For those of you that have never heard, nor heard of Spray, 'Living in Neon - An Introduction to Spray, Vol. 1' will prove a godsend. As a remedial tutorial, Spray is a Brit synthpop band consisting of bro-sis duo Ricardo Autobahn (synths, programming, production) and Jenny McLaren (vocals), active since 2001. (Prior to that, Ricardo and Jenny were with the Cuban Boys...maybe you caught the Hamster Dance, aka "Cognoscenti Vs Intelligentsia" on YouTube ?) 'Living in Neon' was their 2002 debut album, and here it is in all its glory, and then some. Since the release of that, Spray has done two more albums (one of which I reviewed not too long ago) plus a bunch of singles and EPs. Now for you Spray fans, you may be saying, well, I already have 'Living in Neon', why should I buy it again? Well dude (and dudette), because there is an extra CD in this package containing remixes, and previously unreleased and non-album tracks, and most of these are pretty neat. This is coming from a reviewer who usually LOATHES remixes. So obviously, this review is going to be more about the 2nd CD than the main CD, which has probably already been reviewed to death elsewhere by people more glib, insightful and snarky than me. However, I DO have a few observations, as I haven't actually heard the whole album previously.
First, it's rare that a band has such stellar professional production on a debut album, and kudos to Spray for that. Even the non-A list tracks are given a big huge sound. The B-siders such as "I Kill With My Car" and "She's a Brainiac" are songs that other synthpoppers would be lucky to come close to. Spray's sound on 'Living in Neon' is uber-commercially viable, but unlike other guilty pleasure and slightly underground acts, you will find yourself rooting for their unbridled success. Everything on 'Living in Neon' is bright, happy and poppy, but there's a big tongue-in-cheek element here. It's sort of like crossing Julie Brown with Abba; you're not really sure... So yeah, 'Living in Neon' is a killer album, and this version dispenses with the bonus track remixes of "Child of the 80s," "I Am Gothic," and "Spaced," and adds "Whizz for Atoms," "The Story of My Life is an FX Showreel," "Don't You Know Who I Am?," "Don't Go" (cover of the Yaz song), ""Mean Green Mother from Outer Space," and "Living in Xenon". While a few of these songs have appeared before elsewhere, none of them surpass the best material on 'Living in Neon,' but they're good fun and quite enjoyable all the same. 19 tracks makes this one CD a very worthy item all by itself.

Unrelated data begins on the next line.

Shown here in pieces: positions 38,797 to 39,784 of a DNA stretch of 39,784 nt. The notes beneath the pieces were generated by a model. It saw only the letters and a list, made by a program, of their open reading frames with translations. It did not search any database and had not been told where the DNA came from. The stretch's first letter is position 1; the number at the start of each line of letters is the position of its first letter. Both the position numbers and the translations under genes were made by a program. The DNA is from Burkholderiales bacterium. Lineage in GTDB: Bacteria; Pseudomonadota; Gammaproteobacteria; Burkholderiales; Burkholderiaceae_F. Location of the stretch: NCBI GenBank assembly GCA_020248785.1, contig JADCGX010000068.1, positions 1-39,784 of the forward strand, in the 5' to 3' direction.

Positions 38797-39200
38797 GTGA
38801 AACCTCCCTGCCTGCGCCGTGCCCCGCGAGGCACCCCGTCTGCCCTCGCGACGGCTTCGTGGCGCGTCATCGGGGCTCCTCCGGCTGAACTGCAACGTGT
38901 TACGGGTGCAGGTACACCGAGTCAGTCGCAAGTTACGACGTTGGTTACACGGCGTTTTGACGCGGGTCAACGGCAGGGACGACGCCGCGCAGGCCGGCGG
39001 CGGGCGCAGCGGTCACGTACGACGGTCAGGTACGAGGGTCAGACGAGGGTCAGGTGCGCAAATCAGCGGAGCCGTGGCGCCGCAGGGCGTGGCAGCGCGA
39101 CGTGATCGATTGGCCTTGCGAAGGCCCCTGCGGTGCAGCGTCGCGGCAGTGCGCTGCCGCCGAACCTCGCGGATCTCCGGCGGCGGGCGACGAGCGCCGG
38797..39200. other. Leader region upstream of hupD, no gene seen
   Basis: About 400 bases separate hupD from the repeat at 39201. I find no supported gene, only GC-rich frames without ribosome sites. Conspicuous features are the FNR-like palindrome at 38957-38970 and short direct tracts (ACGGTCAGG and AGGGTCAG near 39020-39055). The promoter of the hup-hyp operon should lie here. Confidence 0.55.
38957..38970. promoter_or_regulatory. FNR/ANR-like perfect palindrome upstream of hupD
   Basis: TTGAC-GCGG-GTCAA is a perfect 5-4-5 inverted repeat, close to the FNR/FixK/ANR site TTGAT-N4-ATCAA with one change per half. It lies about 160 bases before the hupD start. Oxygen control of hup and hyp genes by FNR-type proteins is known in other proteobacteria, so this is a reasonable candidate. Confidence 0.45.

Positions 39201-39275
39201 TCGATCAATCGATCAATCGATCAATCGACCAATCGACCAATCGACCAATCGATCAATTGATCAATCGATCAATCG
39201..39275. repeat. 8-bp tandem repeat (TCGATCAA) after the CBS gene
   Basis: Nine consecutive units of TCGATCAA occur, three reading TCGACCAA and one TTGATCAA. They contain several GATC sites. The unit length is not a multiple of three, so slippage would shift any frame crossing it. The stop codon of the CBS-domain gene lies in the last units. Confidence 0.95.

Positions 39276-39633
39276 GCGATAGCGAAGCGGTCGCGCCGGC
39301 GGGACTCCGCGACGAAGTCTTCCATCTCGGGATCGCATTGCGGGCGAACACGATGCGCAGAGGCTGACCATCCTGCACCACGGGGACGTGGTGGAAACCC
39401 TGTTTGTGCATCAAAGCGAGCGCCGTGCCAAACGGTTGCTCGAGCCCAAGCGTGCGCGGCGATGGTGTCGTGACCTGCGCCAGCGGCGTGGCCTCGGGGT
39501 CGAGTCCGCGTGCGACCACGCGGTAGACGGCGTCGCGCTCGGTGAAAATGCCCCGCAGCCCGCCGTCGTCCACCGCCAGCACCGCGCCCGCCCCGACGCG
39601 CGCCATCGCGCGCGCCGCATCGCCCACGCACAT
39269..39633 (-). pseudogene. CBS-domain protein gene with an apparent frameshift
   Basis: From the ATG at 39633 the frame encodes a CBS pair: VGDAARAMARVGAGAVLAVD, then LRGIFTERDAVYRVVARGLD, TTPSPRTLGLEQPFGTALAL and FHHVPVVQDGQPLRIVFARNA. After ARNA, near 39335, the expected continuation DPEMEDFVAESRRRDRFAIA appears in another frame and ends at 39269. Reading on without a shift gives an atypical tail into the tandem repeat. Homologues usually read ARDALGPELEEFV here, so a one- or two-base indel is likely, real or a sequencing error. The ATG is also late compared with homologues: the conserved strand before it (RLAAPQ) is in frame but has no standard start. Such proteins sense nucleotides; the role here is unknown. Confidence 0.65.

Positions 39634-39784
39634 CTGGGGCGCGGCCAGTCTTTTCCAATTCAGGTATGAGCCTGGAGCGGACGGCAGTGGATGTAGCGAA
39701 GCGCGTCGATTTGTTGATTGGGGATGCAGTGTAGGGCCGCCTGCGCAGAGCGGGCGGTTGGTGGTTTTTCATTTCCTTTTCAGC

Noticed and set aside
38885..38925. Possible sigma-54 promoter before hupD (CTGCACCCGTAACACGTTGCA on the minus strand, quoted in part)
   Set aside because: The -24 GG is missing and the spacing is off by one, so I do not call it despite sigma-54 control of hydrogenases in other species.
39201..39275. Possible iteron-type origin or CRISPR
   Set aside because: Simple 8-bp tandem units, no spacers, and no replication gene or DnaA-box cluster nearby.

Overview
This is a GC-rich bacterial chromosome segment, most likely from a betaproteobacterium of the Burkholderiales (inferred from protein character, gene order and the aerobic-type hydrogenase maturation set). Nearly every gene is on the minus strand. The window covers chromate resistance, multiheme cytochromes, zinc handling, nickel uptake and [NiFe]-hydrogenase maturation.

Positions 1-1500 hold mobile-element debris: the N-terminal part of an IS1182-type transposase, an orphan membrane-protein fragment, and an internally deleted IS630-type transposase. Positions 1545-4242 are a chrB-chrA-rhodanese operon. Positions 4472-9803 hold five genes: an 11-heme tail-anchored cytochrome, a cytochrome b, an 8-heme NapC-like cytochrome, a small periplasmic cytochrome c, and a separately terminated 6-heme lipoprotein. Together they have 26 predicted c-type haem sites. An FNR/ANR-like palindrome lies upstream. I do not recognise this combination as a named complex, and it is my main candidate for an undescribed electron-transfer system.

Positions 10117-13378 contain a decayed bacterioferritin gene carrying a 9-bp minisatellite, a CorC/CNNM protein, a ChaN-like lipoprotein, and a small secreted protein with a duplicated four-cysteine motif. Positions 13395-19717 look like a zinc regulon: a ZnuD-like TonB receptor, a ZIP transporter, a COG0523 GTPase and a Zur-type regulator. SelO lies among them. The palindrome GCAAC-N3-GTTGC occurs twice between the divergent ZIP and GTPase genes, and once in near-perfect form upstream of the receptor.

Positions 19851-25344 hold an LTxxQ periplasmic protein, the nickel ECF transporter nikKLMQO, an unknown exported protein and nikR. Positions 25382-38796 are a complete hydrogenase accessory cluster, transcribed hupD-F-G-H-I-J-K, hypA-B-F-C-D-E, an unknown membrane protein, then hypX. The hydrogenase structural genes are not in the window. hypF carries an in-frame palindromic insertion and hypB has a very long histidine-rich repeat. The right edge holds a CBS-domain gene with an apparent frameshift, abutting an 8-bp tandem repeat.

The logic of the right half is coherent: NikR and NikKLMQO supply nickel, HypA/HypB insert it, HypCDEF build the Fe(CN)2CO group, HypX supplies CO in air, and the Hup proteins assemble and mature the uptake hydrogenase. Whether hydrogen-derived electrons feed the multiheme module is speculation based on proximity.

Now for CD 2. It opens with the Alternative Main Titles version of "Living in Neon". Reminds me a bit of The Birthday Massacre's "Happy Birthday" sans guitars and gone orchestral. Occupant's Occumix of "I Am Gothic" is a stripped down synth-forward version of the mega-hit. Vocals are a lot clearer in this version. Thumbs up! Alternate version of "I Keep Missing the Love Boat" is beat-heavy and clubby. "We Are the Martians" was a demo for the Smashed mashed potato martians (whatever that is), a fun, but not essential track in Spray's oeuvre. Raindancer's remix of "I Am Gothic" is typical of club remixes; put it in a new groove, extend it and leave just enough of the original to know what song it is. Strictly for club DJs. "The Debonaire Spy Theme' is a previously unreleased instrumental that's kind of nice. "We Read It On the Internet" (It Must Be True) is another previously unreleased track, rejected from the original 'Living in Neon' album. Manic and amusing, it will take a few listenings to absorb it all. "Singing for England" was previously released as a single and is bonafide hit material. "Theme from the Manchester 2001 Film Festival" is a cool, heavy instrumental, but a little filler-esque. The Synomatik mix of "I Am Gothic" is novelty nonsense with pitched-shifted vocals and other effluvia. "Playing with the Big Boys" is another previously unreleased 'Living in Neon' reject. Don't know why it was rejected as it's actually very good. "Steppin' Up (Steppin' In)" is just club fodder rubbish. "Child of the 80s 2008" was taken from the compilation album 'Macabre Park' and doesn't sound radically different from the original to me. The 12" version of the feminist anthem "Leave It to the Girls, Boys" extends the song by a few minutes and mixes in some chauvinistic dialogue to prove its point. The manically paced "Tim Eames (The DJ of Your Dreams)" is a bit of a Brit spoof on the BCB radio dj, but of course, I have no idea who he is, except maybe the wanker Spray make him out to be. "We Are Gothic" is yet another version of "I Am Gothic," anthemic in its plurality, I can visualize a big production dance number in a graveyard for the chorus; maybe film it at Whitby 2017. There's also an unlisted (hidden) track, a tougher, compact version of "I Keep Missing the Loveboat" that has a vocal that sounds a lot more like Alison Moyet than Jenny McClaren. Liked that one more than the original.
All in all, this is an incredible "bang for the buck" even if that buck is going to set you back 10GBP ($12.50 or so, U.S.) so I highly recommend you get yourself a copy. For some, this may be all the Spray you ever need, but for many, the expanded 'Living In Neon' will open the door to becoming a diehard Spray fan.